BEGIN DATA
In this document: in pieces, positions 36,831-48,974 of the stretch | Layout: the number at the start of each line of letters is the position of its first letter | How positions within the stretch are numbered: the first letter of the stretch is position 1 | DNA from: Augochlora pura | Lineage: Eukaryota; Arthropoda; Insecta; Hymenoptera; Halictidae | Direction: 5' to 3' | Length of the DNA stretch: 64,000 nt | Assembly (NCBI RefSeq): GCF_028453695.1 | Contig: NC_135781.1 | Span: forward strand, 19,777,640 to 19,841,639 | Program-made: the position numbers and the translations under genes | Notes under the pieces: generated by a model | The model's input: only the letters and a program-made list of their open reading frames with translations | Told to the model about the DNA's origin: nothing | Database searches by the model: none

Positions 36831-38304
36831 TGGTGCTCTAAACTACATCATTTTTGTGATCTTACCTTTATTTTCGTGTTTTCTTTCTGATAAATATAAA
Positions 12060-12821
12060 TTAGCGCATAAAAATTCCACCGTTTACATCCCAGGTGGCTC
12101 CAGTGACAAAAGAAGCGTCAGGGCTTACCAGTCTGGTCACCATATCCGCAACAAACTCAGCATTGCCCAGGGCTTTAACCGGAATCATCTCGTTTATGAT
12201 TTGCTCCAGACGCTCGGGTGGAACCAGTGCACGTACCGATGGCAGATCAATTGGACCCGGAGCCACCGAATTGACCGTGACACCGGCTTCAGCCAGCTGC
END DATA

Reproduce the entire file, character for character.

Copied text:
In this document: in pieces, positions 36,831-48,974 of the stretch | Layout: the number at the start of each line of letters is the position of its first letter | How positions within the stretch are numbered: the first letter of the stretch is position 1 | DNA from: Augochlora pura | Lineage: Eukaryota; Arthropoda; Insecta; Hymenoptera; Halictidae | Direction: 5' to 3' | Length of the DNA stretch: 64,000 nt | Assembly (NCBI RefSeq): GCF_028453695.1 | Contig: NC_135781.1 | Span: forward strand, 19,777,640 to 19,841,639 | Program-made: the position numbers and the translations under genes | Notes under the pieces: generated by a model | The model's input: only the letters and a program-made list of their open reading frames with translations | Told to the model about the DNA's origin: nothing | Database searches by the model: none

Positions 36831-38304
36831 TGGTGCTCTAAACTACATCATTTTTGTGATCTTACCTTTATTTTCGTGTTTTCTTTCTGATAAATATAAA
Positions 12060-12821
12060 TTAGCGCATAAAAATTCCACCGTTTACATCCCAGGTGGCTC
12101 CAGTGACAAAAGAAGCGTCAGGGCTTACCAGTCTGGTCACCATATCCGCAACAAACTCAGCATTGCCCAGGGCTTTAACCGGAATCATCTCGTTTATGAT
12201 TTGCTCCAGACGCTCGGGTGGAACCAGTGCACGTACCGATGGCAGATCAATTGGACCCGGAGCCACCGAATTGACCGTGACACCGGCTTCAGCCAGCTGC